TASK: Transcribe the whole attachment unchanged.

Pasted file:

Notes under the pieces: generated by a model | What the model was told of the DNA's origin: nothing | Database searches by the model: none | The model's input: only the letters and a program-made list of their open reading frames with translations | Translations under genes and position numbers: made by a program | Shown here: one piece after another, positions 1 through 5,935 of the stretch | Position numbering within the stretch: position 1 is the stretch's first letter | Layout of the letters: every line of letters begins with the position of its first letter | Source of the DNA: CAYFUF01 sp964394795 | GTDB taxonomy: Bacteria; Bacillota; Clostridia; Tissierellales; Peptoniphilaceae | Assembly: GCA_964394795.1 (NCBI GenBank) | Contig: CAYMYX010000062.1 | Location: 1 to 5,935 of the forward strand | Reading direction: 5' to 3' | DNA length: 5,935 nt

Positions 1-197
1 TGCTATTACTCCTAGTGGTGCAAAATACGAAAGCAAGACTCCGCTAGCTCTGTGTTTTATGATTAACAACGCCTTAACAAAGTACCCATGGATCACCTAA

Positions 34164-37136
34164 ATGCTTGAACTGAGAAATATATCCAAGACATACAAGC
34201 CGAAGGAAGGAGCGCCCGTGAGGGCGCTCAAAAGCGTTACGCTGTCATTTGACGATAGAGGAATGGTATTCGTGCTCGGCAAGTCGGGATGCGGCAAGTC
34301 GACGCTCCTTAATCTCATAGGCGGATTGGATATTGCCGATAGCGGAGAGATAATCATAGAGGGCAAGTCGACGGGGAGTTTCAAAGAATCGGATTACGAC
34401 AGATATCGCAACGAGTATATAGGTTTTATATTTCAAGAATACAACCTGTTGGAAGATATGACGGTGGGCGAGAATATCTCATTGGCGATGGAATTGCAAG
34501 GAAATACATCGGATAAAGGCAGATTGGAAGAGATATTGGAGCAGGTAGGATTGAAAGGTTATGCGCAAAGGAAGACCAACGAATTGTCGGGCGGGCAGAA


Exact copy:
Notes under the pieces: generated by a model | What the model was told of the DNA's origin: nothing | Database searches by the model: none | The model's input: only the letters and a program-made list of their open reading frames with translations | Translations under genes and position numbers: made by a program | Shown here: one piece after another, positions 1 through 5,935 of the stretch | Position numbering within the stretch: position 1 is the stretch's first letter | Layout of the letters: every line of letters begins with the position of its first letter | Source of the DNA: CAYFUF01 sp964394795 | GTDB taxonomy: Bacteria; Bacillota; Clostridia; Tissierellales; Peptoniphilaceae | Assembly: GCA_964394795.1 (NCBI GenBank) | Contig: CAYMYX010000062.1 | Location: 1 to 5,935 of the forward strand | Reading direction: 5' to 3' | DNA length: 5,935 nt

Positions 1-197
1 TGCTATTACTCCTAGTGGTGCAAAATACGAAAGCAAGACTCCGCTAGCTCTGTGTTTTATGATTAACAACGCCTTAACAAAGTACCCATGGATCACCTAA

Positions 34164-37136
34164 ATGCTTGAACTGAGAAATATATCCAAGACATACAAGC
34201 CGAAGGAAGGAGCGCCCGTGAGGGCGCTCAAAAGCGTTACGCTGTCATTTGACGATAGAGGAATGGTATTCGTGCTCGGCAAGTCGGGATGCGGCAAGTC
34301 GACGCTCCTTAATCTCATAGGCGGATTGGATATTGCCGATAGCGGAGAGATAATCATAGAGGGCAAGTCGACGGGGAGTTTCAAAGAATCGGATTACGAC
34401 AGATATCGCAACGAGTATATAGGTTTTATATTTCAAGAATACAACCTGTTGGAAGATATGACGGTGGGCGAGAATATCTCATTGGCGATGGAATTGCAAG
34501 GAAATACATCGGATAAAGGCAGATTGGAAGAGATATTGGAGCAGGTAGGATTGAAAGGTTATGCGCAAAGGAAGACCAACGAATTGTCGGGCGGGCAGAA